7 Enemies of Healthy Skin You've Probably Never Heard Of
Your skin’s beauty and brightness change over the years. Apart from premature aging, you should avoid the enemies of healthy skin because of the serious health risks that come with them. In this article, we’ll take a look at a list of risk factors for skin health.
While you could be predisposed to be more or less sensitive to external factors that damage skin health, it’s always possible to take care of yourself and prevent long and short-term problems with the proper care.
Seven enemies of healthy skin
This list is focused on the most frequent enemies of healthy skin according to the Spanish Academy of Dermatology and Venereology. Overall, we’ll list factors that can directly cause deterioration and aging of your skin.
1. The sun: one of the worst enemies of healthy skin
The sun, that star around which we orbit, sends out its powerful ultraviolet rays (UV rays) that, far from being blocked by the atmosphere, reach our skin and damage it. Solar rays are considered one of the worst enemies of skin health.
When a person is “addicted to tanning,” they call it tanorexia. The danger is due to the constant cutaneous dehydration, which erodes the dermis little by little. However, photoaging isn’t the worst part of prolonged exposure to ultraviolet rays. Keratosis is a skin issue where darkly pigmented lesions appear and cells grow abnormally. With more sensitive skin, the risk of greater damage is higher.
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2. Tobacco, one of the most dangerous enemies of healthy skin
Second, in the ranking, tobacco is without a doubt one of the staunchest enemies of skin health. Doctors can recognize chronic smokers because their wrinkles are deeper, thinner, more pronounced, and have a gray hue.
In women, the skin weakens much faster when smoking. The reason for the dermis’s reduced resistance is that cigarettes slow blood circulation, taking oxygen away from tissues.
Excess consumption of alcohol harms blood circulation. You can see this in the skin’s general health similar to what tobacco does. In addition to causing premature aging, people who drink daily can start to look pale, with dull skin and dark circles around their eyes.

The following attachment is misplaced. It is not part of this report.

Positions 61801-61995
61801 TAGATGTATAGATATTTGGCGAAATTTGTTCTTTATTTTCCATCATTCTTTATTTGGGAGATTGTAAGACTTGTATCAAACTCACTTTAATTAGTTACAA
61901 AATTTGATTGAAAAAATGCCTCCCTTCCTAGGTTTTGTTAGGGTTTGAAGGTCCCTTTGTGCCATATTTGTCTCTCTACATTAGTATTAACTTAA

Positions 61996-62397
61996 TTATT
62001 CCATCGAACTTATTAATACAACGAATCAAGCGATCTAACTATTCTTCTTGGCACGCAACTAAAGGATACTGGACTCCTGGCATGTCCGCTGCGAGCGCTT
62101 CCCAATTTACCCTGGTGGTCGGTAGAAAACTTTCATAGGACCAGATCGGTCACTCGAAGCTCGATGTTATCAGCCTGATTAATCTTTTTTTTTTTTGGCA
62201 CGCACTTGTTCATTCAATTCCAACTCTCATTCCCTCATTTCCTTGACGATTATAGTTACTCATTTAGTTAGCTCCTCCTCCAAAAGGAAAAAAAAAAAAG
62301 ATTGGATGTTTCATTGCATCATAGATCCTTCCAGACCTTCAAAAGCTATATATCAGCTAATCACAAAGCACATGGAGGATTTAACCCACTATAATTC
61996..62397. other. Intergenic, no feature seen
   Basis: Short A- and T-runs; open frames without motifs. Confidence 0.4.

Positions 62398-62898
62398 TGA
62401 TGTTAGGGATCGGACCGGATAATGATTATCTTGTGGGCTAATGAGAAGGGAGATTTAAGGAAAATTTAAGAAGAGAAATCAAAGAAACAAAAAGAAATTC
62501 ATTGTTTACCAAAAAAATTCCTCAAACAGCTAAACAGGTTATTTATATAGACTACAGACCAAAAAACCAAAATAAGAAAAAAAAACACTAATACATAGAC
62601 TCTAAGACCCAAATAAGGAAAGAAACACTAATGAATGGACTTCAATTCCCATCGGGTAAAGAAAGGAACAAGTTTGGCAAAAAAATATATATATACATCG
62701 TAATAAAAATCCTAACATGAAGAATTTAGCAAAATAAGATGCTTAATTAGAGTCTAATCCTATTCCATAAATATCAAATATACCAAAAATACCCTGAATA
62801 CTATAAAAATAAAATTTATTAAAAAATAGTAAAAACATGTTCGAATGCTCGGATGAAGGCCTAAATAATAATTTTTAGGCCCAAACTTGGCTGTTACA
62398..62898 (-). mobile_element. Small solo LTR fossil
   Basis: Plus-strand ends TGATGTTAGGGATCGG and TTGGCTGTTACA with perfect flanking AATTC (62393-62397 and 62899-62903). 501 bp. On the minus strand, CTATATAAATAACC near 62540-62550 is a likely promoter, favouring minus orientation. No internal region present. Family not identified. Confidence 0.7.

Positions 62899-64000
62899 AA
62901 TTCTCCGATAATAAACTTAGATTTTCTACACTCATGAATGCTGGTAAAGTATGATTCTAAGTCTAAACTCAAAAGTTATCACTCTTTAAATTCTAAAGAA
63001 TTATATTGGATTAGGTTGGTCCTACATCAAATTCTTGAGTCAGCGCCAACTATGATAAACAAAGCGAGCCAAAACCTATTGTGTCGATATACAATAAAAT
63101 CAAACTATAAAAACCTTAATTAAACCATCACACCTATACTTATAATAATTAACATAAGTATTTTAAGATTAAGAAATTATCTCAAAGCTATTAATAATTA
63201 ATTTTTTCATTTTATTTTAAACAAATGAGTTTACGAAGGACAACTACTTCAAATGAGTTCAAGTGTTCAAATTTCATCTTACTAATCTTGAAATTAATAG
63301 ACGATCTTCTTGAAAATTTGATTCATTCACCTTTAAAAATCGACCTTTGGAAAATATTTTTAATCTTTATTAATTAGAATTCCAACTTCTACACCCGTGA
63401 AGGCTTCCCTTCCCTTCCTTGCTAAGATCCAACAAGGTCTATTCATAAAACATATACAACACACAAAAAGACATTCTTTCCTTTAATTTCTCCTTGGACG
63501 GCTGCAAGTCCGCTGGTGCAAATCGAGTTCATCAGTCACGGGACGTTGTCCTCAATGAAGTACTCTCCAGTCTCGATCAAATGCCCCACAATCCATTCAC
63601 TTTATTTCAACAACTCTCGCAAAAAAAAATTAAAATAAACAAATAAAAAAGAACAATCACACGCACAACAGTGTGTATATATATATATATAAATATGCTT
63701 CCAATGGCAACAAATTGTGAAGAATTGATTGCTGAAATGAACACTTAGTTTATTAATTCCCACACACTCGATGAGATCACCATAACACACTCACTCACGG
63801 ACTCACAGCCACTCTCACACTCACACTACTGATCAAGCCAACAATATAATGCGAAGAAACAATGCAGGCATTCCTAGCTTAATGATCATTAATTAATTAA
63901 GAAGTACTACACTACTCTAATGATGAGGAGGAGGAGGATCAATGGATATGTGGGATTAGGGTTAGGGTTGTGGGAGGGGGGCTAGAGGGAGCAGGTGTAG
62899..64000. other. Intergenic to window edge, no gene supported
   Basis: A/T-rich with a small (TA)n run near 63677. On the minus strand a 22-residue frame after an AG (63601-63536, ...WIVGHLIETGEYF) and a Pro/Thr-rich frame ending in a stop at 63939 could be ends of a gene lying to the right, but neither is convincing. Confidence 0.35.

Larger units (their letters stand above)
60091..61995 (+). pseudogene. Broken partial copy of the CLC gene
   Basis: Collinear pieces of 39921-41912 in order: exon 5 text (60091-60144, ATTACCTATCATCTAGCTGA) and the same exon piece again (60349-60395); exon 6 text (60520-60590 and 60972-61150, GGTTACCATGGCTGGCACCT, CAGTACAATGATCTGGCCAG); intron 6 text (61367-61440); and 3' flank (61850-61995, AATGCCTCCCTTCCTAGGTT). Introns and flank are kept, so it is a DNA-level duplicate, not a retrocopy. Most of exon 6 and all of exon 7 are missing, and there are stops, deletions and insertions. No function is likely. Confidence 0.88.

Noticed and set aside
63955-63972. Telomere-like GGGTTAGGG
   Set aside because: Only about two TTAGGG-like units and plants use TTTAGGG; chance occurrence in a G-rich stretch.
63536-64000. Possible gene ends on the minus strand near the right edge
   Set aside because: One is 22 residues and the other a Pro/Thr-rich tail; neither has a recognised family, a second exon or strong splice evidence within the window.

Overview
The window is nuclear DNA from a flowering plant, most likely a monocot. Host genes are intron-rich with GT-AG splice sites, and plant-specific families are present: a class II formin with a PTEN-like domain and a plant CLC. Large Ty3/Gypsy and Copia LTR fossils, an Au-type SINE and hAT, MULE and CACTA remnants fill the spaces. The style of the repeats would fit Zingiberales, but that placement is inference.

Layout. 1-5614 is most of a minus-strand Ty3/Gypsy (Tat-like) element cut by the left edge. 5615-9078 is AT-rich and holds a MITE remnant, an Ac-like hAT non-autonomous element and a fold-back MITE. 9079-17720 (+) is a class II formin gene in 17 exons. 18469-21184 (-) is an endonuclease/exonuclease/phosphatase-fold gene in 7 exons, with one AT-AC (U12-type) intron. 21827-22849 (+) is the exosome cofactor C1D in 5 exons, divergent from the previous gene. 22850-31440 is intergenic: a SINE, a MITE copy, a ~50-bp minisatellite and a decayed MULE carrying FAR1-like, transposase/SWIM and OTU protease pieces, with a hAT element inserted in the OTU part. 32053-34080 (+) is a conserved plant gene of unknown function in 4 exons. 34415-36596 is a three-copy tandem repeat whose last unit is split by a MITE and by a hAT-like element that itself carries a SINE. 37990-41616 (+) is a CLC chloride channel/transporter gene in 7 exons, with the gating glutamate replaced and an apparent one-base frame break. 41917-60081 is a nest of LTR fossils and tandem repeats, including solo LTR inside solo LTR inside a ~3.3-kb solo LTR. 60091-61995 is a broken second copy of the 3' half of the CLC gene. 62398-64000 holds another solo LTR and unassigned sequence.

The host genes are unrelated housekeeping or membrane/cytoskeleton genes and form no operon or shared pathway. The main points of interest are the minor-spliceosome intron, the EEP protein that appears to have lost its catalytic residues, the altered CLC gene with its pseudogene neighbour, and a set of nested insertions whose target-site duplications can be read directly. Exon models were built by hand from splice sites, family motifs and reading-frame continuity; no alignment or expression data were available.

4. Fatty foods
In general, these foods fall under the category of “junk food.” Saturated fats add calories that your body can’t burn. With that, lipid metabolism suffers an inevitable change.
People who eat fatty foods daily can experience effects that range from acne to seborrheic dermatitis, or even a thickening of the external layers of the skin. Additionally, people with obesity tend to show a series of skin health complications, with problems like scarring, edema, and keratosis.
Stress shows itself through a fragile or altered emotional state, or with episodes of sadness or rage. Stress opens the door to physical ailments, which is why you should alleviate stress with relaxing activities like swimming or yoga.
Your skin is your shield to protect you from aggressive elements of reality. When you’re stressed, it can show itself through allergies, dermatitis, or even rosacea and psoriasis.
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Environmental pollution is another enemy of skin health, and it’s one of the enemies that often goes unnoticed. This is not just in industrialized areas, however: dust, products used to fumigate crops, and in general, impurities in the air also block your pores. The lightest of the consequences is acne, but there are also many more severe consequences.
7. Abrupt weight changes
The elastic fibers in your skin stretch out when you gain weight. If the skin stretches too much, the fibers can break. When you add to this the natural aging of your skin, the skin can stay permanently loose and flabby. That’s why it’s important to ensure that any weight changes are done slowly and healthily.
By avoiding these seven enemies, you should be able to avoid the majority of the factors that negatively affect your skin health. Protecting yourself from the sun, avoiding unhealthy habits, maintaining a healthy, balanced diet, and avoid excess eating are a big part of keeping your skin looking wonderful.
All cited sources were thoroughly reviewed by our team to ensure their quality, reliability, currency, and validity. The bibliography of this article was considered reliable and of academic or scientific accuracy.
- Venancio Martínez Suárez, Alejandra Méndez Sánchez. La nutrición, condicionante de la salud de la piel. Extraído de: http://www.masdermatologia.com/PDF/0171.pdf
- Academia española de dermatología. Vicios de la piel. 2009. Extraído de: https://aedv.es/wp-content/uploads/2015/04/vicios_en_la_piel.pdf